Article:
Testimony Archive

Statement of Tom Iseman, Deputy Assistant Secretary for Water and Science
U.S. Department of the Interior
Before the
Energy and Natural Resources Committee
U.S. Senate
Yakima River Basin Water Enhancement Project Phase III Act of 2015

July 07, 2015

Chairman Murkowski, Ranking Member Cantwell and members of the Committee, thank you for the opportunity to provide the initial views of the Department of the Interior (Department) on S. 1694, legislation to implement Phase III of the Yakima River Basin Water Enhancement Project (YRBWEP). I am Tom Iseman, Deputy Assistant Secretary for Water and Science at the Department of the Interior. The Department continues to review the recently-introduced version of S. 1694 and as such would like to work with the sponsor and this Committee to offer additional input on the bill and to address some initial concerns with the bill as discussed later in this testimony. The Department is an ongoing federal participant in Phase III, also known as the Integrated Plan, and this testimony will address areas where S. 1694 is consistent with that role. The Department supports the goals of S. 1694, which are consistent with the Department's ongoing coordination with our State partners and all Basin interests to find solutions to the long-term imbalance between water supply and demand in the Yakima Basin.

The YRBWEP Workgroup, formed in 2009, developed the Yakima River Basin Integrated Water Resources Management Plan, which is a partnership between Bureau of Reclamation (Reclamation), Washington State Department of Ecology, the Yakama Nation, irrigation districts, local governments, non-governmental organizations, and several other Federal and state agencies. It is exactly the kind of broad-based, consensus-driven cooperation that is essential to successful modern water resources management. As a long-term, collaborative process, the YRBWEP helps Reclamation continue to implement the Yakama Nation Settlement Agreement, and has progressed through two prior phases to arrive at Phase III, the Yakima River Basin Integrated Water Resources Management Plan, or Integrated Plan.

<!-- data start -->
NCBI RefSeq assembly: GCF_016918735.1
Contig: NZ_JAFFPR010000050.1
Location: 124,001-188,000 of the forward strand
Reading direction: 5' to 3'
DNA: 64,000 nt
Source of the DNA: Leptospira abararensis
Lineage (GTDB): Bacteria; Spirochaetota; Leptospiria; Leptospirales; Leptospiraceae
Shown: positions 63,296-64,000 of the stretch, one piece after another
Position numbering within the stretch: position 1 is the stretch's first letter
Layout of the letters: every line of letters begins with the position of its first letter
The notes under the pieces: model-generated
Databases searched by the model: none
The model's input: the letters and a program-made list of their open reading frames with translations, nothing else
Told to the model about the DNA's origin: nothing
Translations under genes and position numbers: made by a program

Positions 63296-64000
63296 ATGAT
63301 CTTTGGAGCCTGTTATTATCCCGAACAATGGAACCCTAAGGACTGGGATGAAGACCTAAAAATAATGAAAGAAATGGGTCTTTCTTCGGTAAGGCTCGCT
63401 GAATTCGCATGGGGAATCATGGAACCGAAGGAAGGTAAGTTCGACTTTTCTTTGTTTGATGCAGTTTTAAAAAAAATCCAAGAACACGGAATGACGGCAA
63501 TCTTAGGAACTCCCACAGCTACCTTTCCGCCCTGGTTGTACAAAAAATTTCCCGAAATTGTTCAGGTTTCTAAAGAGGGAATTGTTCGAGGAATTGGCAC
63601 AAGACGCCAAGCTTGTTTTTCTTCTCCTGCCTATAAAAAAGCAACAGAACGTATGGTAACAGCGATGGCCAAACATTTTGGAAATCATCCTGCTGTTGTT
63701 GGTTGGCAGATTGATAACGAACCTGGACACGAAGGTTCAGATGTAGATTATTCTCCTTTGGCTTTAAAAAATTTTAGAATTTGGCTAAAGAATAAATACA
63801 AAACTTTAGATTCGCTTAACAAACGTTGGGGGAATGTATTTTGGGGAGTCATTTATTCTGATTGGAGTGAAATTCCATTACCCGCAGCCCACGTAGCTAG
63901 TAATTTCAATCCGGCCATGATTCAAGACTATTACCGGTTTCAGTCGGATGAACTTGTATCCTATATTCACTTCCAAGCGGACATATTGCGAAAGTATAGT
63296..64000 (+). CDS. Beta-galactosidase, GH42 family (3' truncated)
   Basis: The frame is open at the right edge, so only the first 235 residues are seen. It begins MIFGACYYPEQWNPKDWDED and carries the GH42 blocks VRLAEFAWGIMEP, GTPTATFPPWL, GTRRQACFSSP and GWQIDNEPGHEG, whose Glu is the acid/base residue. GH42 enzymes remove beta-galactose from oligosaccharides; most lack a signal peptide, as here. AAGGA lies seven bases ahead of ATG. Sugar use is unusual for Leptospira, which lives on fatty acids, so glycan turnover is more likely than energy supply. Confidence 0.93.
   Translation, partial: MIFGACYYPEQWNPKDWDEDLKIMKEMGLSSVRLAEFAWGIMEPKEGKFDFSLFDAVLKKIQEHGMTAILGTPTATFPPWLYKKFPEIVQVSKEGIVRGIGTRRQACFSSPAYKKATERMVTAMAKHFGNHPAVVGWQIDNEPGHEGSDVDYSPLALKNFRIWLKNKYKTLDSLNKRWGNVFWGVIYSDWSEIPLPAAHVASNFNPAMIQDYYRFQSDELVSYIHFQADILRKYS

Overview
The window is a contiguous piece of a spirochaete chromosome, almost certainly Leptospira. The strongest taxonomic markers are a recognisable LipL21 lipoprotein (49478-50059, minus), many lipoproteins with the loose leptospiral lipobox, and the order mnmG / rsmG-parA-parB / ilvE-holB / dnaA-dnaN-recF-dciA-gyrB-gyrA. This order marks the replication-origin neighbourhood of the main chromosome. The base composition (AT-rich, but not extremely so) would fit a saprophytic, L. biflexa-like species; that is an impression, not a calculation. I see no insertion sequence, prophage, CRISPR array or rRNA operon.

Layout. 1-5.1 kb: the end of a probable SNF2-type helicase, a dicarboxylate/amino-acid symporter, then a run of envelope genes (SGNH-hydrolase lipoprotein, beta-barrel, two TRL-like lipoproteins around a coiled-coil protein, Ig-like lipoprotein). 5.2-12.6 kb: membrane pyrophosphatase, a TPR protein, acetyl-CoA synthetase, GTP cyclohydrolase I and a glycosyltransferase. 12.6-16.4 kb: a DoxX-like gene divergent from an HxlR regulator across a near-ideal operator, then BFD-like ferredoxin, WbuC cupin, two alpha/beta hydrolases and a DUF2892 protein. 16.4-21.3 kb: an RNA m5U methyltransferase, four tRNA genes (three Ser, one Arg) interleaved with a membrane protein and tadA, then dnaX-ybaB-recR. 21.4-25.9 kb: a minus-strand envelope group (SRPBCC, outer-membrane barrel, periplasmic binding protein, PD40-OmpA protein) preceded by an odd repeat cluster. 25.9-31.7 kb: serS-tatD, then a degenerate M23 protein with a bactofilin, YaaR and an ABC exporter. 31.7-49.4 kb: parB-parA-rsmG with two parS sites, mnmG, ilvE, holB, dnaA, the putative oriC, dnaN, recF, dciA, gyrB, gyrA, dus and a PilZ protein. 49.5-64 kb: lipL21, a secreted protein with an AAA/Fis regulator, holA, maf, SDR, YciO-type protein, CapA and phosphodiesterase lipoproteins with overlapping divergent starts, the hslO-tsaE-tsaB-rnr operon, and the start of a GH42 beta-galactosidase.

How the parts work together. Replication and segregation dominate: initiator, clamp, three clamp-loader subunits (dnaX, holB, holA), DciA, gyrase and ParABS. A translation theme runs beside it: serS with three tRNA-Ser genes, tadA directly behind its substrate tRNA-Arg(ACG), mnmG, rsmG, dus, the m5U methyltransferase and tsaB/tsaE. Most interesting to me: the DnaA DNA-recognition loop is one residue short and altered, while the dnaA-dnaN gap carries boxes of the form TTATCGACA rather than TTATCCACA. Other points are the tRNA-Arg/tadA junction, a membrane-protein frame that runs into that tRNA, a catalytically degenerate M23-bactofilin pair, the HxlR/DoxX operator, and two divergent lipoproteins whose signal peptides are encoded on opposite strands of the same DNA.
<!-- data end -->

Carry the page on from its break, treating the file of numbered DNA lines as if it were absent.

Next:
YRBWEP and the Integrated Plan have their roots in the original authorization of a joint Federal-state feasibility study in 1979 (PL 96-162). In this statute, Congress directed Reclamation to conduct a feasibility study of the Yakima River Basin Water Enhancement Project and develop a plan that would provide supplemental water for currently irrigated lands, water for new lands within the Yakama Indian Reservation, increased instream flows for aquatic life, and a comprehensive plan for efficient management of existing basin water supplies.

Early in the YRBWEP study process, fish passage problems were identified as needing immediate attention and in 1984, Congress authorized YRBWEP Phase I (Section 109 of PL 98-381), which primarily involved rebuilding fish ladders and constructing fish screens on river diversions. The YRBWEP study proceeded through the 1980s, but was not fully completed primarily due to uncertainties associated with the adjudication of basin surface water rights that began in 1977. Consequently, Congress passed additional legislation in 1994 (PL 103-434), for what is generally referred to as YRBWEP Phase II. This legislation provided for significant water conservation and acquisition activities, studies to define the long-term water needs of fish and current irrigators, improvements to the Wapato Irrigation Project, and development of a plan for management of basin water supplies.

The broad-based, consensus-driven nature of YRBWEP Phases I and II has been established through the development of many relationships, building diverse support for continued implementation of a broad range of projects as part of Phase III. The elements of this plan, and associated activities, were never envisioned to be stand-alone, individual efforts, but rather broad-based collaborative efforts that strive to integrate elements of interests held by each stakeholder. Still, while prioritizing Federal support, both financially and administratively, we have a responsibility to ensure that available resources are put to their highest and best use, utilized for the most cost-effective elements that have a strong Federal interest. This has been the approach used in the Administration’s recent Budgets, as discussed below. As a corollary to this Federal support, in June 2013, the Washington State Legislature affirmed their support for the Integrated Plan in statute (SSSB 5367) and provided $132 million to begin implementation of the plan.

The current lack of facilities in which to store the full water supply of the basin, operational constraints, and legal framework affecting water resources in the Yakima River Basin illustrate the challenges for residents, businesses, tribal communities, and ecosystem resources. The Integrated Plan is aimed at addressing these challenges, which include:

  • Water reliability for the Yakama Nation: the Integrated Plan approach will help assure the ability to meet Tribal water supply needs, and offers an alternative to expensive and time-consuming litigation to resolve treaty issues.
  • Proratable water users receive sharply diminished supplies from the Yakima Project during severe drought years, in one year as little as 38% of their full allotment. Junior users can be cut off completely. This reduces agricultural production and associated jobs in the basin. For those who grow tree fruit, this could cause early loss of trees, which could have remained economically productive, sometimes for many additional years.